The breathing on the back of his neck is gone, vaporized, and with it the doubt that had entered his mind.
Jason Campbell can go back to single-minded concentration on football.
After being subjected to the quickest quarterback hook in Raiders history --11/2 games before being replaced -- Campbell now operates with practically zero concern about being removed. The job is all his, for better or worse, playoffs or no playoffs.
The first 12 games of this season represent Campbell's trial by fire in Oakland. Having survived without the slightest trace of envy or bitterness, he is in a position where the next four, beginning in Jacksonville on Sunday, will determine not only whether the Raiders make the playoffs but also if they have their starting quarterback for the foreseeable future.
All Campbell has to do to on his behalf is stay healthy and play like a star.
And hope his running backs stay healthy and play like stars.
And hope his offensive line outdoes itself.
And hope rookie Jacoby Ford isn't the only receiver making impact plays.
So while the circumstances may present Campbell a wonderful opportunity, the conditions represent an enormous challenge.
"It's been a roller-coaster ride, not just for me but for a lot of guys on this team," Campbell said after practice Wednesday. "To be in the position we're in now, still in the fight and still in the hunt to try to do something special, it means a lot. Because of all the things you had to try to overcome, it just makes things that much more special if we're able to get it done."
Never mind that Campbell has been the best quarterback on Oakland's roster ever since he arrived in an April trade with the Washington Redskins, or that this has been acknowledged by the same coaching staff that turned to backup Bruce Gradkowski at halftime of the second game.
Yanking Campbell only six quarters into his Raiders career was, oddly enough, less about his talent than liabilities elsewhere on offense. The move also spoke volumes about the desperation of coach Tom Cable and his offensive staff.
Now, though, Campbell is the unquestioned No. 1. Gradkowski, hurt 11 days ago, is done for the season, Kyle Boller clearly is No. 2, and J. T. O'Sullivan arrived five minutes ago.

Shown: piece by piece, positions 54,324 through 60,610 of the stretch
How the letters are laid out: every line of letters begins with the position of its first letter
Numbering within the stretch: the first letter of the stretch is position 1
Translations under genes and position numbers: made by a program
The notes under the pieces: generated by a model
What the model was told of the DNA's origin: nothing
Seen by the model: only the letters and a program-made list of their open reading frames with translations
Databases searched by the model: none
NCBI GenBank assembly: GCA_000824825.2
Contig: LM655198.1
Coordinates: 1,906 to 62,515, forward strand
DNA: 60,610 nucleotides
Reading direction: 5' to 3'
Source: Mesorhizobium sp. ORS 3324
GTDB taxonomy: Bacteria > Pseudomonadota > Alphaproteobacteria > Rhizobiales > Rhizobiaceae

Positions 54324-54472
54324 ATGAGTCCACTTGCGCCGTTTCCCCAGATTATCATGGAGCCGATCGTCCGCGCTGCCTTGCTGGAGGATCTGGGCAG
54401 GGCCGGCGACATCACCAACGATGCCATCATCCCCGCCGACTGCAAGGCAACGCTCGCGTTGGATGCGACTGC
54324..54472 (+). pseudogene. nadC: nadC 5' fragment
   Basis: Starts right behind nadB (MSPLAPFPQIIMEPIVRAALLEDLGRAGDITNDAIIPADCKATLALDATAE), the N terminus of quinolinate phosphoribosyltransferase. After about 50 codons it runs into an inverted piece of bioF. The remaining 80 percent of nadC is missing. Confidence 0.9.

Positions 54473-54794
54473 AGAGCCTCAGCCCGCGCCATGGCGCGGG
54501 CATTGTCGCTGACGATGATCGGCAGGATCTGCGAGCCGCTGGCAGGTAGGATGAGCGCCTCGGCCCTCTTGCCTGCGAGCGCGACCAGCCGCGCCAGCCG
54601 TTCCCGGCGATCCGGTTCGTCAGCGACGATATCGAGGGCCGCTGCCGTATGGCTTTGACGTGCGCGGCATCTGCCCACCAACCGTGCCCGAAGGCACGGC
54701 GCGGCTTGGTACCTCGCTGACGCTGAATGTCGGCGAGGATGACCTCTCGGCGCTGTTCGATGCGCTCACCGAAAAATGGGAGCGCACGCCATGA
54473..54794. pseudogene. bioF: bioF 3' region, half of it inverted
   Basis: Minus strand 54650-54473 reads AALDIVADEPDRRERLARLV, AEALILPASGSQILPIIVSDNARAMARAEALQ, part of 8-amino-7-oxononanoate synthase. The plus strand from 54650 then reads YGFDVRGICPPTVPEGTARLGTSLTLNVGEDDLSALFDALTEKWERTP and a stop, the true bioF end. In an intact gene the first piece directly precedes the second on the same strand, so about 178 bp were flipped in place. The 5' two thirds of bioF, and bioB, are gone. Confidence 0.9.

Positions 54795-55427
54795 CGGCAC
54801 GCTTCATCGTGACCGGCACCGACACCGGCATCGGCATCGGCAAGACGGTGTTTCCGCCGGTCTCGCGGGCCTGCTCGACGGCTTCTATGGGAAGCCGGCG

Just as matters of urgency separated Campbell from his coaches, matters of urgency also brought them back together.
And Campbell rewarded Cable and offensive coordinator Hue Jackson with a masterful performance in a must-win game at San Diego last Sunday. Although running backs Darren McFadden and Michael Bush, along with solid line play, carried the offense, Campbell orchestrated the action and come up big when needed.
"He handled the entire game the best that we've seen him," Cable said. "That's what he's capable of."
Cable also concedes Campbell, 28, has grown into his role as a leader, settling in and taking charge. That development was slowed when Campbell was demoted, but he never let his temporary backup status affect his attitude.
To the contrary, Campbell utilized that time to learn about his team, his teammates and what benefits he might derive from his new playbook.
By the time he took the field last week, he was a comfortable and relaxed quarterback.
"A lot of that comes with time and a lot of that is learned with time," Campbell said. "A lot of times people want things to happen (immediately). Things in the NFL don't happen instantly. It takes time to build together and grow together. I just feel like over the weeks we have grown together."
To look closely is to see obvious parallels between the quarterback and the team. Both have been doubted. Both are on a mission to prove their worth, to themselves and to the NFL. Both could have folded in the face of adversity. Neither has.
"We won some big games, we lost some big games," Campbell said. "We had one game where we got beat badly; a couple games where we lost close; games we won close; games we won big.
"That just shows different things that go on during a season, a 16-game season. You have to be ready for all obstacles."
Campbell always has had the support of owner Al Davis, who by all accounts still envisions grand things for the quarterback. Campbell has gained -- through diligence, professionalism and production -- believers among his teammates and coaches.
All of which seems to have bolstered his own self-assurance and, beyond that, his own sense of belonging.
Campbell's task now is evident. He merely has to continue the magic act that debuted last Sunday.
Contact Monte Poole at firstname.lastname@example.org.